Teach Your Children Well (Part 1): The Environmental Movement

During the 1960’s we first became familiar with the idea that the earth needed husbandry, that corporations were polluting the Mother for profit, and that it was up to us to find ways to heal an environmentally stressed planet.


In our lifetime, we had already witnessed dramatic air pollution catastrophes—sulphur dioxide fog emissions from a steel plant in Pennsylvania killing 20 (1948); the consequences of the use of DDT on wildlife (The Population Bomb, 1949); heavy smog episodes in New York killing 260 people (1953); world-wide levels of carbon dioxide climbing to 300 parts per million (1960); the first endangered species list including the America Bald Eagle (1966); the Santa Barbara oil spill releasing 200,000 gallons of oil for 11 days (January, 1969); Ohio’s Cuyahoga River bursting into flames from oil and other pollutants in the water, the flames reaching a height of five stories  (1969).                        


 Photo: Santa Barbara Oil Spill (1969)





Unknown-2We were influenced by Jacques Cousteau’s The Silent World (1953), reminding us of the importance of our oceans; Rachel Carson’s Silent Spring (1962), alerting the nation to the fact that DDT in human tissue had tripled from 1950 to 1962; and Paul Ehrlich’s The Population Bomb suggesting the necessity for family planning.  Unknown-1






 The Whole Earth Catalogue became available in 1968.  Unknown-3







 The first earth day is organized by Dennis Hayes and held April 22, 1970; conservatives call it a Communist plot because the day is also the anniversary of Lenin’s birthday.  


In 1972, the Clean Water Act is passed (October), the Marine Mammal Protection Act (October), the Costal Zone Management Act (October), and DDT is banned in the United States (December).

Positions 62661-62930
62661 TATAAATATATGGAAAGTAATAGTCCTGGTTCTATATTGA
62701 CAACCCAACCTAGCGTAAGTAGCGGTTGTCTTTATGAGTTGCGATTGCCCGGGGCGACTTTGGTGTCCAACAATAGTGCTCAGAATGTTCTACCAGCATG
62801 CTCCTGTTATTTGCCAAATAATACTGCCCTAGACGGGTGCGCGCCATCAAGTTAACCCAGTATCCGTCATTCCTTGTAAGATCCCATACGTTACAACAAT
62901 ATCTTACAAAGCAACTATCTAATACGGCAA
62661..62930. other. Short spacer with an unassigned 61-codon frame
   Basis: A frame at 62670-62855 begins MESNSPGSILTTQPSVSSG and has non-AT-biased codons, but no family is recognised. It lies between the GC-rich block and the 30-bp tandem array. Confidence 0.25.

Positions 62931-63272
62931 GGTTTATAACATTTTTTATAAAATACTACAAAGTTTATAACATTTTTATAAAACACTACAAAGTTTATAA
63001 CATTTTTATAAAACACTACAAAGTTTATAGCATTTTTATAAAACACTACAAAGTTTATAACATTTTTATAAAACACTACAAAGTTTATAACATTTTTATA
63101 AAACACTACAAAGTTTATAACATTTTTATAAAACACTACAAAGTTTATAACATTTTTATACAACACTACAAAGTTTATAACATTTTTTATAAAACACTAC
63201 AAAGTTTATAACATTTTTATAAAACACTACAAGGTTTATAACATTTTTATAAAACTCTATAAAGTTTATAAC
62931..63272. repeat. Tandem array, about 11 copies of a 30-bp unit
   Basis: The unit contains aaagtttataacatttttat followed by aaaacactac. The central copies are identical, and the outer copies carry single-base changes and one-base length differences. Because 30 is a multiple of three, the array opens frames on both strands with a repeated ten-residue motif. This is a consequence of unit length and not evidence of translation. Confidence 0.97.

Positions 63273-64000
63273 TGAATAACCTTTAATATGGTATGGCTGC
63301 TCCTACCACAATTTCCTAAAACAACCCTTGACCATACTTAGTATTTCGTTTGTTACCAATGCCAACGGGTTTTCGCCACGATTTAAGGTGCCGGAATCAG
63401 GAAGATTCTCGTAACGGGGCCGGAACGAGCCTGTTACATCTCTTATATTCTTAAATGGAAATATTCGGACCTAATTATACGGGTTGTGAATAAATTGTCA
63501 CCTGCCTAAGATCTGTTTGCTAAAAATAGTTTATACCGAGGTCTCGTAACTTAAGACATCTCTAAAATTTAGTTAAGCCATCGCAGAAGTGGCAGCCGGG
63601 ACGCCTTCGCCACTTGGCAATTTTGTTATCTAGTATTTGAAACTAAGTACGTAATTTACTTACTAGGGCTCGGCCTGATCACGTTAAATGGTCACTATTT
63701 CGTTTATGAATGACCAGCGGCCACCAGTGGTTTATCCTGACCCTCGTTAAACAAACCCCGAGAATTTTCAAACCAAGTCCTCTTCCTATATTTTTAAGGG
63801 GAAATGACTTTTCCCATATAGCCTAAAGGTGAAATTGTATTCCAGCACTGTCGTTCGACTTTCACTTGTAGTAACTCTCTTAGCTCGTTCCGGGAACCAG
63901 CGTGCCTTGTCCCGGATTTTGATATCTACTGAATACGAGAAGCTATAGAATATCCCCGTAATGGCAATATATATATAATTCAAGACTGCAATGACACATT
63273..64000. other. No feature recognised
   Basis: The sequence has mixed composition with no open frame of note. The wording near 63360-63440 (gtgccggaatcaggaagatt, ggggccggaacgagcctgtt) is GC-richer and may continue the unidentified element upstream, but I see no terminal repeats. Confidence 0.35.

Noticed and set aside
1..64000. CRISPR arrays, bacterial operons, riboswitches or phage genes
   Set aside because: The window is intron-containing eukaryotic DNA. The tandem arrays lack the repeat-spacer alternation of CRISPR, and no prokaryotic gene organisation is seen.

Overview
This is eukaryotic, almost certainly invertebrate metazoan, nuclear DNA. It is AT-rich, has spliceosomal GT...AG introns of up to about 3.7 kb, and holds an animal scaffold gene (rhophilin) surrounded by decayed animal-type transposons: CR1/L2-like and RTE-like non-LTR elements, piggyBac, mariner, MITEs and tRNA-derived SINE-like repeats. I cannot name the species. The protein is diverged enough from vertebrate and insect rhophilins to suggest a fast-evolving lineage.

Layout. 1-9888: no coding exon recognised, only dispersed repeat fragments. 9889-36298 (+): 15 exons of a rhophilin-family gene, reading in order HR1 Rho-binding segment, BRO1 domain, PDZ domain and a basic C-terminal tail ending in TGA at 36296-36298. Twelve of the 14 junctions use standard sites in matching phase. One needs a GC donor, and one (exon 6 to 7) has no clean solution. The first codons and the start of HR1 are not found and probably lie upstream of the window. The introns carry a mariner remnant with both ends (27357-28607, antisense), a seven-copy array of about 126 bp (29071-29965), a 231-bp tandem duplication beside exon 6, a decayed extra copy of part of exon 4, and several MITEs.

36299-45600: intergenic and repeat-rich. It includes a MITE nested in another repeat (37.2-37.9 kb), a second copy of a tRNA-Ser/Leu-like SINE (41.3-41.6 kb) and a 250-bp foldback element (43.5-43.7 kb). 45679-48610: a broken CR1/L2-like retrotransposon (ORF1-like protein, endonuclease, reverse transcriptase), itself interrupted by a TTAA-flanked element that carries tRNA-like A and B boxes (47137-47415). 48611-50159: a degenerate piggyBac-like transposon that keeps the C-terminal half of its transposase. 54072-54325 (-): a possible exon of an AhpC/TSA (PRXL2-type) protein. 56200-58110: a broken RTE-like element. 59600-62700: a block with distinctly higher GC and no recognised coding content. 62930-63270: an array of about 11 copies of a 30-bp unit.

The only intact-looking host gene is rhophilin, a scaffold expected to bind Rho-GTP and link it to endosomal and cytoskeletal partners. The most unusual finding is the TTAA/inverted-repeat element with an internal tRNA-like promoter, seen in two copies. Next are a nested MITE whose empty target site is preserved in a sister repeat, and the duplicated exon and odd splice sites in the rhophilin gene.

The year 1973 sees the passage of the Endangered Species Act, and in 1974, the Energy Supply and Environmental Coordination Act, regulating the nation’s energy demands with environmental objectives.

Enter Global Warming.

In 1974 global warming begins to become a topic. Chemists Frank Rowland and Mario Moilina introduce the idea that Chlorofluorocarbons (CFCs) are destroying the earth’s ozone layer. Not until the early 1990’s are CFSs fazed out of product production.

Jimmy Carter becomes President of the United States in 1977. He establishes the Department of Energy; launches the Nimbu-7 to measure the ozone layer; appoints Dennis Hayes, Earth Day organizer, as head of the Federal Solar Research Institute; installs solar heaters on the White House roof; and issues The Global 2000 Report to the President from the Council on Environmental Quality.

Then Ronald Reagan becomes President.

Reagan issues an Executive Order giving the Office of Management and Budget the power to regulate environmental proposals before they become public; cuts the EPA budget by 12% and the staff by 11%; and dismantles the solar water heating system on the roof of the White House.

By 1985 Global Warming is once again highlighted by Nature magazine—the hole over the Arctic is growing—declining about 4% per decade since the 1970s—the study confirmed by Nimbus-7. Since that time we have seen a rise in sea level, a rise in the earth’s average temperature and in ocean temperature, shrinking glaciers, ocean acidification, extreme events, glacial retreat, and decreased snow cover. Still, they are those who continue to deny the science of global warming, in spite of fate fact that the world’s scientific community has confirmed the facts.


Should you need facts at your finger tips, as well as the observations by America’s top science societies, visit the NASA site: http://climate.nasa.gov/scientific-consensus/ 

Perhaps as we grow in our appreciation of what is at stake, we can remember the words of Mahatma Ghandi: “Earth provides enough to satisfy every man’s needs, but not every man’s greed.” 5810891